Since the Financial Crisis of 2008, financial regulations have grown (some say out of control).  The purpose, of course, is to prevent another global catastrophe.  Yet now approaching ten years later, some of those rules and regulations are being scaled back.  Which leads to the question: where do we go from here.

The debate centers on differing philosophies regarding free markets, government intervention and the effectiveness of increased rules.  It is safe to say advocates of both the free market approach and the increased oversight camp desire to prevent another economic meltdown.  However their approaches differ greatly.

The free market advocates say that many of the regulations born out of the collapse are no longer needed (they even contend some may never have been needed in the first place).  This group believes banks and the markets must be allowed to operate with limited governmental restriction.  The main argument being: the government and those in DC do not have the necessary expertise to fully recognize the real issues from the perceived ones.  That it is only those within the industry that fully appreciate the landscape.  Certainly there are consequences to increased rules and regulation that, arguably, are unintended and damaging.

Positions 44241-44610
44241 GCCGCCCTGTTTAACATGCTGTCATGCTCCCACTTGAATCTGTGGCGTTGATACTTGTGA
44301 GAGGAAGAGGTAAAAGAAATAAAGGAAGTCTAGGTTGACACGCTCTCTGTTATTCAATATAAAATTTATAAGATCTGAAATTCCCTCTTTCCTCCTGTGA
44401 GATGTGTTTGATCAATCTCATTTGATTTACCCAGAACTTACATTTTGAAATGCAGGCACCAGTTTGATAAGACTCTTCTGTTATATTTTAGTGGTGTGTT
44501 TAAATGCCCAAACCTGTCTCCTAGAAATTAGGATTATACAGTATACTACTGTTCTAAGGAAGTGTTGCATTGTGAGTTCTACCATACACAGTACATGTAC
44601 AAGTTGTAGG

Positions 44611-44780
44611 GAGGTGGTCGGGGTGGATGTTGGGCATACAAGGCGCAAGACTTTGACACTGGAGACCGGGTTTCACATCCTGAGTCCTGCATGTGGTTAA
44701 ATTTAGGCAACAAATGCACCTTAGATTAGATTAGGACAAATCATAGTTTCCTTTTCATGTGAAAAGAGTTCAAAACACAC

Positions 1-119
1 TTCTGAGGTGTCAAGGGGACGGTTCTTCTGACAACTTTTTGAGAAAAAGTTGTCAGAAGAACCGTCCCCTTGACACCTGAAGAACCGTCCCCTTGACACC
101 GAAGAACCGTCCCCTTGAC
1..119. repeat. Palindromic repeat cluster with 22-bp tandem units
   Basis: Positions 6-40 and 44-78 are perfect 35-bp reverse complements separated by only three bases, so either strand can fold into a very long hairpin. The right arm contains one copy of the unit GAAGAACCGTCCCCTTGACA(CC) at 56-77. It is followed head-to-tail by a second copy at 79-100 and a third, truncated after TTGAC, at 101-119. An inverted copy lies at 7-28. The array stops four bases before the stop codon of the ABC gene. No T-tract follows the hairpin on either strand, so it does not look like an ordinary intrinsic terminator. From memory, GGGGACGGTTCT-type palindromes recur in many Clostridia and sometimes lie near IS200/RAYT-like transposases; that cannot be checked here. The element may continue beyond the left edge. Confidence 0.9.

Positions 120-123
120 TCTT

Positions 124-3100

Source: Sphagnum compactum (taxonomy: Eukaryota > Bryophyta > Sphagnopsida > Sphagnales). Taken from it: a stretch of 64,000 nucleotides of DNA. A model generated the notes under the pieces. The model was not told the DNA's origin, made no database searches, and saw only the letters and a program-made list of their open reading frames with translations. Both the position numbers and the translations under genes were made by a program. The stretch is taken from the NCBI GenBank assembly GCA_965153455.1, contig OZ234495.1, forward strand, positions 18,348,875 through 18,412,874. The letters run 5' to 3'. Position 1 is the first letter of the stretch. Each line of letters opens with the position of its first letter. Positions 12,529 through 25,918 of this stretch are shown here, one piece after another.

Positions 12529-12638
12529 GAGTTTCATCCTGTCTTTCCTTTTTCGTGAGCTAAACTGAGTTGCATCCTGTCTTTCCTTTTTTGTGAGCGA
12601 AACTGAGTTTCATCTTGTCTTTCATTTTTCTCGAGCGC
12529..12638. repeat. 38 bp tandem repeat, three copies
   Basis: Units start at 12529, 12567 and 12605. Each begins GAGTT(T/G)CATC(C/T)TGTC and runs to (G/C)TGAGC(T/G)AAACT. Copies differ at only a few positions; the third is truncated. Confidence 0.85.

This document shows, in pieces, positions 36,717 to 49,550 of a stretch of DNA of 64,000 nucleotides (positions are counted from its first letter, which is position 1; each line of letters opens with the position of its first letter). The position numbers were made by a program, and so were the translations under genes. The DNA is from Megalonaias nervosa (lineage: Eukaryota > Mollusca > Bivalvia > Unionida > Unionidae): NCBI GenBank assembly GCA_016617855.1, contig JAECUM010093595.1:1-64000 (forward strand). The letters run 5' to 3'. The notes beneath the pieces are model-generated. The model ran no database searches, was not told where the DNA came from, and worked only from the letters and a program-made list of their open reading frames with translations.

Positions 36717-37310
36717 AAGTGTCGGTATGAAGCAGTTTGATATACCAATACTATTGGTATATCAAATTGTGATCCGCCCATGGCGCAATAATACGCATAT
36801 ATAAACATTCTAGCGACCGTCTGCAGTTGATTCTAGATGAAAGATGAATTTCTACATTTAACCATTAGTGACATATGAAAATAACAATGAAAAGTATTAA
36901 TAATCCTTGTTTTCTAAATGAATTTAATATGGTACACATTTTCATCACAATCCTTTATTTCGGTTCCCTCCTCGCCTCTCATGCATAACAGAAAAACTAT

On the other hand, are the supporters of increased oversight.  This camp accepts that there will be unintended consequences, but that the greater good of protecting the public and preventing another crisis warrant the increased burdens on the industry.  They argue that many short term gains (which can cause long term harm) are simply too tempting for the industry to deny without someone looking over their shoulder.  That only through increased rules and tougher enforcement is the public truly safe.

As with so many issues, the best approach is probably somewhere in the middle.  Increasing regulations just to say your doing something is clearly not effective governing.  On the other hand, the public has been “burned” many times when Wall Street is left to its own devices.  The problem is advocates on both sides tend to come at this issue from positions of absolutes.  As is known all too well, compromise in Washington is rare (and can be perceived as weakness).

The markets, with some oversight, will chart a course that likely all can accept.  The question of course, is what is “some oversight.”